Early Learning and Child Care Renfrew County

Language & Literacy

Developmental Milestones

Derived from Preschool Speech and Language Program, www.children.gov.on.ca

By 6 months

  • Turns to source of sounds
  • Startles in response to sudden, loud noises
  • Makes different cries for different needs
  • Watches your face as you talk
  • Smiles and laughs in response to your smiles and laughs
  • Imitates coughs or other sounds –ah, eh, buh

By 9 months

  • Responds to his/her name
  • Responds to the telephone ringing or a knock at the door
  • Understands being told ‘no’
  • Gets what he/she wants through gestures e.g., reaching to be picked up
  • Enjoys being around people
  • Babbles and repeats sounds-babababa, duhduhduh

By 12 months

  • Follows simple one-step directions –‘sit down’
  • Looks across the room to something you point to
  • Consistently uses three to five words
  • Uses gestures to communicate –waves ‘bye bye’, shakes head ‘no’
  • Gets your attention using sounds, gestures and pointing while looking at your eyes
  • Brings you toys to show you
  • ‘Performs’ for attention and praise
  • Combines lots of sounds as though talking –abada baduh abee
  • Shows interest in simple picture books

By 18 months

  • Understands the concepts of in and out, off and on
  • Points to several body parts when asked
  • Uses at least 20 words consistently
  • Responds with words or gesture to simple questions –“Where’s teddy bear?”, “What’s that?”
  • Demonstrates some pretend play with toys –gives teddy a drink, pretends a bowl is a hat
  • Makes at least four different consonant sounds –p,b,m,n,d,g,w,h
  • Enjoys being read to and looking at simple books with you
  • Points to pictures using one finger

By 24 months

  • Follows two-step directions –“Go find your teddy bear and show it to Grandma”
  • Uses 100 to 150 words
  • Uses at least two pronouns –“you”, “me”, “mine”
  • Consistently combines two to four words in short phrases –“daddy hat”, “truck go down”
  • Enjoys being with other children
  • Begins to offer toys to peers and imitates other children’s actions and words
  • People can understand his/her words 50 to 60 percent of the time
  • Forms words and sounds easily and effortlessly
  • Holds books the right way up and turns pages
  • “reads” to stuffed animals or toys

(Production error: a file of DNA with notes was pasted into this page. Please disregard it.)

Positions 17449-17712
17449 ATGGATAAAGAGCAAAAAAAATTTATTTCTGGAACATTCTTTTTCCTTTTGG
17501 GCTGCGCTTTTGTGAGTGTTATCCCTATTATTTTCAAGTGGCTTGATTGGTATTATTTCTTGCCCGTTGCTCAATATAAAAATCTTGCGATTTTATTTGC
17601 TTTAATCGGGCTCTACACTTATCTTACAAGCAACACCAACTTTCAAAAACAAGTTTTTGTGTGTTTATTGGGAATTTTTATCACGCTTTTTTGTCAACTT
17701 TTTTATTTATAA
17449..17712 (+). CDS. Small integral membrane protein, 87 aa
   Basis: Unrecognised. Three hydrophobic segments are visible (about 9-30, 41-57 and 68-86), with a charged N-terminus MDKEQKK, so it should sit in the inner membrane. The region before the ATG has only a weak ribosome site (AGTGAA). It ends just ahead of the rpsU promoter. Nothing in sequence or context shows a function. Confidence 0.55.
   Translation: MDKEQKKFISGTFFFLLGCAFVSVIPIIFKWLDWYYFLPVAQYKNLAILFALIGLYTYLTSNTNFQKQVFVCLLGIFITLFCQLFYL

• Scribbles with crayons

By 30 months

  • Understands the concepts of size (big/little) and quantity (a little, a lot, more)
  • Uses some adult grammar –“two cookies”, “bird flying”, “I jumped”
  • Uses more than 350 words
  • Uses action words –run, spill, fall
  • Begins taking short turns with other children, using both toys and words
  • Shows concern when another child is hurt or sad
  • Combines several actions in play –feeds doll then puts her to sleep; puts blocks in train then drives train and drops blocks off
  • Puts sounds at the start of most words
  • Produces words with two or more syllables or beats –“ba-na-na”, “com-pu-ter”, “a-pple”
  • Recognizes familiar logos and signs –McDonalds golden arches, stop sign
  • Remembers and understands familiar stories

By age 3

  • Understands “who, “what”, “where” and “why” questions
  • Creates long sentences, using 5 to 8 words
  • Talks about past events –trip to grandparents’ house, day at childcare
  • Tells simple stories
  • Shows affection for favourite playmates
  • Engages in multi-step pretend play –cooking a meal, repairing a car
  • Is understood by most people outside of the family, most of the time
  • Is aware of the function of print –in menus, lists, signs

By age 4

Follows directions involving 3 or more steps –“First get some paper, then draw a picture, last give it to mom”

  • Uses adult-type grammar
  • Tells stories with a clear beginning, middle and end
  • Talks to try to solve problems with adults and other children
  • Demonstrates increasingly complex imaginative play
  • Is understood by strangers almost all of the time
  • Is able to generate simple rhymes –“cat-bat”
  • Matches some letters with their sounds –“letter T says ‘tuh’”

By age 5

  • Follows group directions –“all the boys get a toy”
  • Understands directions involving “if...then” –“if you’re wearing runners, then line up for gym”
  • Describes past, present and future events in detail
  • Seeks to please his/her friends
  • Shows increasing independence in friendships –may visit neighbour by him/herself
  • Uses almost all of the sounds of their language with few to no errors
  • Knows all the letters of the alphabet
  • Identifies the sounds at the beginning of some words –“Pop start with ‘puh’ sounds”
  
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